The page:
Feeds

Why the Google antitrust complaint is not about Microsoft

It's about 'bundling' services with a search monopoly

The essential guide to IT transformation

Google should spend an afternoon with Shivaun and Adam Raff, the two very real people behind a recent EU antitrust complaint against its web search monopoly. To meet the pair - co-founders of the British price comparison site Foundem - is to know you would never describe them as Microsoft mouthpieces. They're computer scientists by training and search engineers by trade, and with their European complaint - echoed stateside with an FCC filing - they've made a case that deserves a level of attention denied by Google's remarkably successful efforts to paint them as Redmondian sockpuppets.

In their complaint, the Raffs make a pair of arguments. One concerns penalties and whitelists on the world's largest search engine, issues we examined at length in a feature story late last year. But the other details an issue the media has largely ignored. The Raffs also argue that with its so-called Universal Search setup, Google is using its search engine monopoly - which controls an estimated 85 per cent of the global market - to unfairly favor its own services over those of its competitors.

Universal Search is, by definition, a means by which Google inserts links from other Google services into prominent positions on its search results pages.

The EU complaint is under seal, but the meat of this argument can be found in the Raffs' filing (pdf) with the US Federal Communications Commission. "Universal Search transforms Google’s ostensibly neutral search engine into an immensely powerful marketing channel for Google’s other services," the filing reads.

"[It] allows Google to leverage its search engine monopoly into virtually any field it chooses. Wherever it does so, competitors will be harmed, new entrants will be discouraged, and innovation will inevitably be suppressed."

With help from data compiled by market-research outfits HitWise and comScore, the filing makes the case that in the three years since the debut of Universal Search Google has used it to harm competitors in two separate markets: online mapping and price comparisons. In providing Google Maps and Google Product Search (formerly Froogle) with prime placement on its own search engine, the Raffs argue, Mountain View has exerted discriminatory market power to squeeze out the likes of MapQuest and Pricegrabber.

Goggle Product Search statistics

Unique monthly US visitors to Google Maps and MapQuest between January 2007 and November 2009 (Source: ComScore)

Google Maps' rise at the expense of former market leader MapQuest is well-documented, and the filing argues it would be unwise to say this can be attributed to the superior design of Google's mapping service. The Raffs cite data from HitWise showing that around the time Google Maps traffic first exceeded MapQuest's, more netizens were actively searching for MapQuest - ie specifically keying its name into search boxes. In a blog post from February 2009, HitWise said that 62 per cent of MapQuest's traffic came from searches for its particular brand name, compared to only 4.2 per cent with Google Maps.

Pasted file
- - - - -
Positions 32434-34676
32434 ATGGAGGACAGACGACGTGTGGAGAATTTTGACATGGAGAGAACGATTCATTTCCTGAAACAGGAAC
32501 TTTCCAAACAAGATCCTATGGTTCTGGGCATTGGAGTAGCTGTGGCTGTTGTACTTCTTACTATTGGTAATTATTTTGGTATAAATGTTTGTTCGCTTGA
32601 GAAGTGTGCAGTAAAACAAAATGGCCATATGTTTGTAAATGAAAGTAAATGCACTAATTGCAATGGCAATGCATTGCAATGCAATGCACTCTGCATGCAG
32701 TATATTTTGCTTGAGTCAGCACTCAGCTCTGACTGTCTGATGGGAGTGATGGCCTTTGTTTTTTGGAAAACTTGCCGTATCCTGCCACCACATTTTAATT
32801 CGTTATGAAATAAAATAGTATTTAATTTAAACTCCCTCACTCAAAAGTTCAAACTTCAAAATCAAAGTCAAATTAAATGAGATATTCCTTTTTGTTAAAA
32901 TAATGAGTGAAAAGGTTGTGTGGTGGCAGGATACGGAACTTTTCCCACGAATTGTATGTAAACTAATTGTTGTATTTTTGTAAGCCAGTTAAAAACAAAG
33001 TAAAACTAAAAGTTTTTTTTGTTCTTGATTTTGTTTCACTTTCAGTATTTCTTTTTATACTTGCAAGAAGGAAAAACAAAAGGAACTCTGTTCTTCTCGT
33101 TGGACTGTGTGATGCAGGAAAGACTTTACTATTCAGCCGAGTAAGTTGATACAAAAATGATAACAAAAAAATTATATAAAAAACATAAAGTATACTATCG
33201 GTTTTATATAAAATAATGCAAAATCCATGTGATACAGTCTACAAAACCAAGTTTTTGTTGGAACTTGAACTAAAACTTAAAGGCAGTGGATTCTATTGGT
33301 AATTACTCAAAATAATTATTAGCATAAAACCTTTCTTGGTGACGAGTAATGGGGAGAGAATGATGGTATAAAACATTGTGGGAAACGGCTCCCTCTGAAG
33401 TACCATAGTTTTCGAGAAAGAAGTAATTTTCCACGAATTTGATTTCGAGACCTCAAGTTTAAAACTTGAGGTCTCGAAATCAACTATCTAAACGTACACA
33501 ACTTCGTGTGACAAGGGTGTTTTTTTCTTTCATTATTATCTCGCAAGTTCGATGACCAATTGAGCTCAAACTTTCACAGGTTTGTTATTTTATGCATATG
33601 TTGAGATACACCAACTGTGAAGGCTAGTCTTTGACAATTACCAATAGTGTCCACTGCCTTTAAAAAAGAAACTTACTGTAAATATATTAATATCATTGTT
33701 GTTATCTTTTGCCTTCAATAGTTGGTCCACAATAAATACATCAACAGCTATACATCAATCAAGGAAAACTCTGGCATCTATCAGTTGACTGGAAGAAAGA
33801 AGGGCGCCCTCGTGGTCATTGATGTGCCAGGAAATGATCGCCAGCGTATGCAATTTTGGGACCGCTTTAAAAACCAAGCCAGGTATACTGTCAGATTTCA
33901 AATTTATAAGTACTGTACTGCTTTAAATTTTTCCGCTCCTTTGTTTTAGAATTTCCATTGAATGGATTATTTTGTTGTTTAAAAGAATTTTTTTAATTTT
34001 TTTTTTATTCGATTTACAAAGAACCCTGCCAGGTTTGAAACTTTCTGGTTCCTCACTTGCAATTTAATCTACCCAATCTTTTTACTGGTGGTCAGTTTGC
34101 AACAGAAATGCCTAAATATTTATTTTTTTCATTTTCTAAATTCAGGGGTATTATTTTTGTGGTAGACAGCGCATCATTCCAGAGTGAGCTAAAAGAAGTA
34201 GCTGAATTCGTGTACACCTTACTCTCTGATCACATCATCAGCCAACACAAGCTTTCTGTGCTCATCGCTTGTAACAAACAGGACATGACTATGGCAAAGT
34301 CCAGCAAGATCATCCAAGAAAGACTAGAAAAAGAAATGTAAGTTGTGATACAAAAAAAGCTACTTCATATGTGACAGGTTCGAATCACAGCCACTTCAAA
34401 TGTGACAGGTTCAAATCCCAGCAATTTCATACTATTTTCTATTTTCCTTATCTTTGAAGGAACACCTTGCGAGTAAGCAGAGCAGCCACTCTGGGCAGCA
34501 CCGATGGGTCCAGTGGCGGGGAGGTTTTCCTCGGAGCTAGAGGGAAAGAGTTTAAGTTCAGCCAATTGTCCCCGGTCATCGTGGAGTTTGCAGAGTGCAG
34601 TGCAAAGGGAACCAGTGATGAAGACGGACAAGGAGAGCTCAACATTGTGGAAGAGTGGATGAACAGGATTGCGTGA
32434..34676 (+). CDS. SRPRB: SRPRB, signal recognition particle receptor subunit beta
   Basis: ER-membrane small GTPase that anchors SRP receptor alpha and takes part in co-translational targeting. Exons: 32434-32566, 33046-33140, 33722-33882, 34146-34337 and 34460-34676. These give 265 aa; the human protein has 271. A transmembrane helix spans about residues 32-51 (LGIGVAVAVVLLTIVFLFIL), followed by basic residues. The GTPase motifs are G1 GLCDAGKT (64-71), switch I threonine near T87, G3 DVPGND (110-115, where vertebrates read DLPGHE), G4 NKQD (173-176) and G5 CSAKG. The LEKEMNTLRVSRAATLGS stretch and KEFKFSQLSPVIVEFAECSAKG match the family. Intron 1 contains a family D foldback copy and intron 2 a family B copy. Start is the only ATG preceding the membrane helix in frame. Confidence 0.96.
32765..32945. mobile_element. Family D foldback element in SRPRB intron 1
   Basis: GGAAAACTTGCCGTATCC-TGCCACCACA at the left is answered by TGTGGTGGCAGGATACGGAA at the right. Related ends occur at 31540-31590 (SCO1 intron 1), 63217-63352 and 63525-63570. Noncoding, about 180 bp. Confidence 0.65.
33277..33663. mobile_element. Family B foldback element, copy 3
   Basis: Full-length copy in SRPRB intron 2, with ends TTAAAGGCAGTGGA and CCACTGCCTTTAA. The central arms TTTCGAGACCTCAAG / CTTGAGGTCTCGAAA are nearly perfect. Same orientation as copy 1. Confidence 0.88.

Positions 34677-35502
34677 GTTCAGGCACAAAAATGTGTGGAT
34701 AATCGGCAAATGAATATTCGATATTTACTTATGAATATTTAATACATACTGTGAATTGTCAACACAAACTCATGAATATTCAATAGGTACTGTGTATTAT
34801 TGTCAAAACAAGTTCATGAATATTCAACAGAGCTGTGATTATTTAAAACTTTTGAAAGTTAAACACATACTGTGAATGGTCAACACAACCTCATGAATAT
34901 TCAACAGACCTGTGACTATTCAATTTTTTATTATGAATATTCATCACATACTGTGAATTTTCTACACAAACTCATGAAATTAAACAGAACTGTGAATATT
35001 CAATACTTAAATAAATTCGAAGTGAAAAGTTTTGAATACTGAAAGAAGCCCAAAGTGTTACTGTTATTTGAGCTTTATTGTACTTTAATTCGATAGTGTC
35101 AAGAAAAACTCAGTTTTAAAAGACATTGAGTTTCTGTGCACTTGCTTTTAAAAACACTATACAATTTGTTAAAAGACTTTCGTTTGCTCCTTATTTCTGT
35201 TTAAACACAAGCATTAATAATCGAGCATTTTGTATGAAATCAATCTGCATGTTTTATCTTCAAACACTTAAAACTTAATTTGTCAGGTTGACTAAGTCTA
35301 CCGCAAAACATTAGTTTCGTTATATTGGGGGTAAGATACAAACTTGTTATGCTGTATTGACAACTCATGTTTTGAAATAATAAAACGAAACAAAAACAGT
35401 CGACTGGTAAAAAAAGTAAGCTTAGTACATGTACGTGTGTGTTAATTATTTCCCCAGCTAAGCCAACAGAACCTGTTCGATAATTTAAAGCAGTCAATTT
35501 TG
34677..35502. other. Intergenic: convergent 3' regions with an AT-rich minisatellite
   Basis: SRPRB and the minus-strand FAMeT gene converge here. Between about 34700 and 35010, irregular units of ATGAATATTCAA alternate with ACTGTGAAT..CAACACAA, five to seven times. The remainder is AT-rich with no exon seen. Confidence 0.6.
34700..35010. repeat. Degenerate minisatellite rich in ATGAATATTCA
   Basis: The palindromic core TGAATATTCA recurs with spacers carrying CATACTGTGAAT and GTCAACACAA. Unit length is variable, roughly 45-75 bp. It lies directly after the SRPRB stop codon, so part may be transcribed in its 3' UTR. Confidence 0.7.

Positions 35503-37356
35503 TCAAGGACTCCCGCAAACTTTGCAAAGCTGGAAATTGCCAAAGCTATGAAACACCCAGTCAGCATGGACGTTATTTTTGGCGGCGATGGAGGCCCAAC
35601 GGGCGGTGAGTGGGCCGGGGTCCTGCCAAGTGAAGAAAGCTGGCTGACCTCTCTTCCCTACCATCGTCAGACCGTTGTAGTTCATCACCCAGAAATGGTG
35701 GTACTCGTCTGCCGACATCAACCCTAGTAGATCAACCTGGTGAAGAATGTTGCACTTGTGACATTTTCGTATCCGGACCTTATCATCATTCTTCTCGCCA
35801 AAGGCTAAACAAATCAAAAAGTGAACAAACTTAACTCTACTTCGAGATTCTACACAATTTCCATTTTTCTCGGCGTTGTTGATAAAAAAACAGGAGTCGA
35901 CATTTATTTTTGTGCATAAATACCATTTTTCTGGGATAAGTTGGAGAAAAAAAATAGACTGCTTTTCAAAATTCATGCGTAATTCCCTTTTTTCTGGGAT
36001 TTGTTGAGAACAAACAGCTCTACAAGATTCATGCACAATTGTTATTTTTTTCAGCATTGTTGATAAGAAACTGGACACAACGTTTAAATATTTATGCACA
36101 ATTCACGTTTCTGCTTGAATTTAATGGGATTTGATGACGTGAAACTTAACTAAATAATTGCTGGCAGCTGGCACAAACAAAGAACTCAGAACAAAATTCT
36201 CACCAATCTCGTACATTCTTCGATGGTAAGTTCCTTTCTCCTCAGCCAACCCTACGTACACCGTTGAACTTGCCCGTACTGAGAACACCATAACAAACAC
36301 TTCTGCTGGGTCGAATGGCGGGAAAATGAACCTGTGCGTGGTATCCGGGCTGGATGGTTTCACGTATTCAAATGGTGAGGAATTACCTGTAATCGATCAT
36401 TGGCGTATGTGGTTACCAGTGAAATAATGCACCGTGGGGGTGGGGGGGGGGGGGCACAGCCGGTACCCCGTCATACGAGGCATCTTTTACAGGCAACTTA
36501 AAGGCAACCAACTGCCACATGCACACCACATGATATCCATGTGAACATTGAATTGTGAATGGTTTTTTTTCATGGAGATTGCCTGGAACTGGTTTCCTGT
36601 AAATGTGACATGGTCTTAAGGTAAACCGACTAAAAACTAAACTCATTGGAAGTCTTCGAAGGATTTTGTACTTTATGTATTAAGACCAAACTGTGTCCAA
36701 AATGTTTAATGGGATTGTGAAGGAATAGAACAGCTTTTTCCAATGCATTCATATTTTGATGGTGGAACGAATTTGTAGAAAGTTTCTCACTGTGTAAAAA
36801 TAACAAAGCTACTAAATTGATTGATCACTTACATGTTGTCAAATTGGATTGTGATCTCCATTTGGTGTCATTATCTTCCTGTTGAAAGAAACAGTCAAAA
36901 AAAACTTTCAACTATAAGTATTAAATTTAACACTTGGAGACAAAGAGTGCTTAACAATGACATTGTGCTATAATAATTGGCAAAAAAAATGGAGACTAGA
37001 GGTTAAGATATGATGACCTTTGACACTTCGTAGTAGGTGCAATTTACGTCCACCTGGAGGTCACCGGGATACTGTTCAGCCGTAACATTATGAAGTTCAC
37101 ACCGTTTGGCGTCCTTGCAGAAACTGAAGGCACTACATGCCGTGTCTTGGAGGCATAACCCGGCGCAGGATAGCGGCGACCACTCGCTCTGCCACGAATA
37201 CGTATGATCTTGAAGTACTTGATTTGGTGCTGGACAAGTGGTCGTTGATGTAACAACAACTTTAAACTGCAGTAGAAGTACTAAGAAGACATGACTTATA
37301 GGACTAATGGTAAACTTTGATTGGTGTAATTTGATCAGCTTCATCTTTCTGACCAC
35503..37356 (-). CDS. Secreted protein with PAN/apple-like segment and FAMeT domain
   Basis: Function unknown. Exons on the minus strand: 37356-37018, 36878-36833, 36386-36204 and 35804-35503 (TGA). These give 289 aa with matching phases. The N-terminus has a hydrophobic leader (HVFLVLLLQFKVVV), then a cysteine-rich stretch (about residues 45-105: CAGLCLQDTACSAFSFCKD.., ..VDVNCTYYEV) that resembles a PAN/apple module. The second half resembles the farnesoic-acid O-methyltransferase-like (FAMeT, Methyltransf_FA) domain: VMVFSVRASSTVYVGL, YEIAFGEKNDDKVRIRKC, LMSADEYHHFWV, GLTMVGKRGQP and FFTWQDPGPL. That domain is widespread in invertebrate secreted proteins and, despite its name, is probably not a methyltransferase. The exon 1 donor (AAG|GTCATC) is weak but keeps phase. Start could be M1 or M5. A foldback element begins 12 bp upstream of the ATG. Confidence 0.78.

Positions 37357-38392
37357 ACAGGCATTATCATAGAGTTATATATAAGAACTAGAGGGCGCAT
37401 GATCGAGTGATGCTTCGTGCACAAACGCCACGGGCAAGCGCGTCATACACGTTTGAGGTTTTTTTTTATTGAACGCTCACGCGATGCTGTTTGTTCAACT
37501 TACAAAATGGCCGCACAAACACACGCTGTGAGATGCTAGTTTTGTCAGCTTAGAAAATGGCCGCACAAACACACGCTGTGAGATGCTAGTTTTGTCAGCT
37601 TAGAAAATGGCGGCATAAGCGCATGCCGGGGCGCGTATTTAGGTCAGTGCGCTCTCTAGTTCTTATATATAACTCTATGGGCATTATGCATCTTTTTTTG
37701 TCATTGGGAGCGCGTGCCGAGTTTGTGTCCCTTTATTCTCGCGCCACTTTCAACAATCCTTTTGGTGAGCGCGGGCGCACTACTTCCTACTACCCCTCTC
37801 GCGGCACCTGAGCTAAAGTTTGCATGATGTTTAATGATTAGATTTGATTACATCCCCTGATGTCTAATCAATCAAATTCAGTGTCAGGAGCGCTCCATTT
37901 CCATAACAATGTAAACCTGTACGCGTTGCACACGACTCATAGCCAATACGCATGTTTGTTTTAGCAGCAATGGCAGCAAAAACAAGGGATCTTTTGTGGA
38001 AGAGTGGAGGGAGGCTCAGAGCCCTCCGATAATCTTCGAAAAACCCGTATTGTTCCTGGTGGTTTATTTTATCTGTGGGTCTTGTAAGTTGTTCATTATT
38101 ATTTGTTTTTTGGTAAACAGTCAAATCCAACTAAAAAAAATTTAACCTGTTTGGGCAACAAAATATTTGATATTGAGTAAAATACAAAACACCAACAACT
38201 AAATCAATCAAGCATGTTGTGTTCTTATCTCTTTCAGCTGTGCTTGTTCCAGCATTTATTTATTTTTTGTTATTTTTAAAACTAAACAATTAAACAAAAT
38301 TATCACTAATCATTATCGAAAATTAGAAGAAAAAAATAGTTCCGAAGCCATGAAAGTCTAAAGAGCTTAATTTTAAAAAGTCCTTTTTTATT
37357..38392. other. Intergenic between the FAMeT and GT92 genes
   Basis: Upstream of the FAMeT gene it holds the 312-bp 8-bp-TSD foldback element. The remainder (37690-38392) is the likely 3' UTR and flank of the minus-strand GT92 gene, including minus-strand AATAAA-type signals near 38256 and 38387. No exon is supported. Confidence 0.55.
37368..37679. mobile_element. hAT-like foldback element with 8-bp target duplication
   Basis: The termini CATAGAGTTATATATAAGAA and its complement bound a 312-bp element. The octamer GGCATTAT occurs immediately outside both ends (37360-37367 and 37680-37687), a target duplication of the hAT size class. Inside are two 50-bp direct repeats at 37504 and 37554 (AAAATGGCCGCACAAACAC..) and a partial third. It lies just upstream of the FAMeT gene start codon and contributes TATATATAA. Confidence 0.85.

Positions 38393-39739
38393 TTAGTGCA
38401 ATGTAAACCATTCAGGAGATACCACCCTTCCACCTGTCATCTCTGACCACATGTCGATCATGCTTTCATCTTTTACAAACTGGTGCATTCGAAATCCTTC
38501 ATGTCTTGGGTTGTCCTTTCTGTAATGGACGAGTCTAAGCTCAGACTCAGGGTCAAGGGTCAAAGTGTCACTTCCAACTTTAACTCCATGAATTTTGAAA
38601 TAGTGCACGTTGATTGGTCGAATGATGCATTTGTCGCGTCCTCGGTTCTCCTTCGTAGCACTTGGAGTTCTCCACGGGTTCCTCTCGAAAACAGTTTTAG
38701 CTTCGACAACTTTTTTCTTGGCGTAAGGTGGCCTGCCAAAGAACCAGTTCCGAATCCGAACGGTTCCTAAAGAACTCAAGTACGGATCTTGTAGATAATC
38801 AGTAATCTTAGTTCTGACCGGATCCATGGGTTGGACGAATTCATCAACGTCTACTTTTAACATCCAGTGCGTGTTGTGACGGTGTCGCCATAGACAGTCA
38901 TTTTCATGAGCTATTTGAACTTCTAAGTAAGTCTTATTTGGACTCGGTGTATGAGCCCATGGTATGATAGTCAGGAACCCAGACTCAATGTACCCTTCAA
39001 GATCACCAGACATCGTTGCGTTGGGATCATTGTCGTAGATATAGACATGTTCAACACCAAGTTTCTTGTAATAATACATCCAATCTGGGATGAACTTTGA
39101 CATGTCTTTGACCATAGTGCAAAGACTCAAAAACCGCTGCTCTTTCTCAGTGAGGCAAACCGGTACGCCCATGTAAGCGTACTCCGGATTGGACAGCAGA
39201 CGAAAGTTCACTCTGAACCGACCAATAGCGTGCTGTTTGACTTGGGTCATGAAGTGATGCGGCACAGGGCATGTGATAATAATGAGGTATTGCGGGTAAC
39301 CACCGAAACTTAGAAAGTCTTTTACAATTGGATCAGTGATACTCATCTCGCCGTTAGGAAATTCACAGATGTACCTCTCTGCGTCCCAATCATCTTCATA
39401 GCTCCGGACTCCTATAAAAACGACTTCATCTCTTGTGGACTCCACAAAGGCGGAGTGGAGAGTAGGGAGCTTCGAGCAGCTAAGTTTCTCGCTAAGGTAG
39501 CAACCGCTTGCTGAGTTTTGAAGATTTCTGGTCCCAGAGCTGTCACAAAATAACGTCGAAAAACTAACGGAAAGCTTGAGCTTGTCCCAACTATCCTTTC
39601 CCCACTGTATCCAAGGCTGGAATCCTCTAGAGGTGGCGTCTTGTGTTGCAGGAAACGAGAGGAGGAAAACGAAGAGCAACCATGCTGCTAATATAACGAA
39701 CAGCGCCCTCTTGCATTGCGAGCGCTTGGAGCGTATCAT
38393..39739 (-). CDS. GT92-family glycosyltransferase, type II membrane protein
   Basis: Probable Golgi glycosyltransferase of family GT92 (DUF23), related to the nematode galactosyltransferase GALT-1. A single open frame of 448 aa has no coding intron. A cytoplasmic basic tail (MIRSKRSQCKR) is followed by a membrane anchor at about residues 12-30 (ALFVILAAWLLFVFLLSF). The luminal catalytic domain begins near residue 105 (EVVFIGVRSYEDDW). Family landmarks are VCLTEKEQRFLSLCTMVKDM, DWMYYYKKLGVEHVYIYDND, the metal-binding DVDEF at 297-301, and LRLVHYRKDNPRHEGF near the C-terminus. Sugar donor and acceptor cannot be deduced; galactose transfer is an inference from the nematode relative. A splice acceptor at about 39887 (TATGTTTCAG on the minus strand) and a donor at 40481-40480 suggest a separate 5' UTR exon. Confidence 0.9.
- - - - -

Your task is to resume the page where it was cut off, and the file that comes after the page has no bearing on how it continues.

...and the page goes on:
Secure remote control for conventional and virtual desktops

More from The Register

next story
6 Obvious Reasons Why Facebook Will Ban This Article (Thank God)
Clampdown on clickbait ... and El Reg is OK with this
Banking apps: Handy, can grab all your money... and RIDDLED with coding flaws
Yep, that one place you'd hoped you wouldn't find 'em
No, thank you. I will not code for the Caliphate
Some assignments, even the Bongster decline must
Caught red-handed: UK cops, PCSOs, specials behaving badly… on social media
No Mr Fuzz, don't ask a crime victim to be your pal on Facebook
Barnes & Noble: Swallow a Samsung Nook tablet, please ... pretty please
Novelslab finally on sale with ($199 - $20) price tag
Ballmer leaves Microsoft board to spend more time with his b-balls
From Clippy to Clippers: Hi, I see you're running an NBA team now ...
Video of US journalist 'beheading' pulled from social media
Yanked footage featured British-accented attacker and US journo James Foley
Call of Duty daddy considers launching own movie studio
Activision Blizzard might like quality control of a CoD film
Primetime precrime? Minority Report TV series 'being developed'
I have to know. I have to find out what happened to my life
prev story

Whitepapers

A new approach to endpoint data protection
What is the best way to ensure comprehensive visibility, management, and control of information on both company-owned and employee-owned devices?
Implementing global e-invoicing with guaranteed legal certainty
Explaining the role local tax compliance plays in successful supply chain management and e-business and how leading global brands are addressing this.
Maximize storage efficiency across the enterprise
The HP StoreOnce backup solution offers highly flexible, centrally managed, and highly efficient data protection for any enterprise.
How modern custom applications can spur business growth
Learn how to create, deploy and manage custom applications without consuming or expanding the need for scarce, expensive IT resources.
Next gen security for virtualised datacentres
Legacy security solutions are inefficient due to the architectural differences between physical and virtual environments.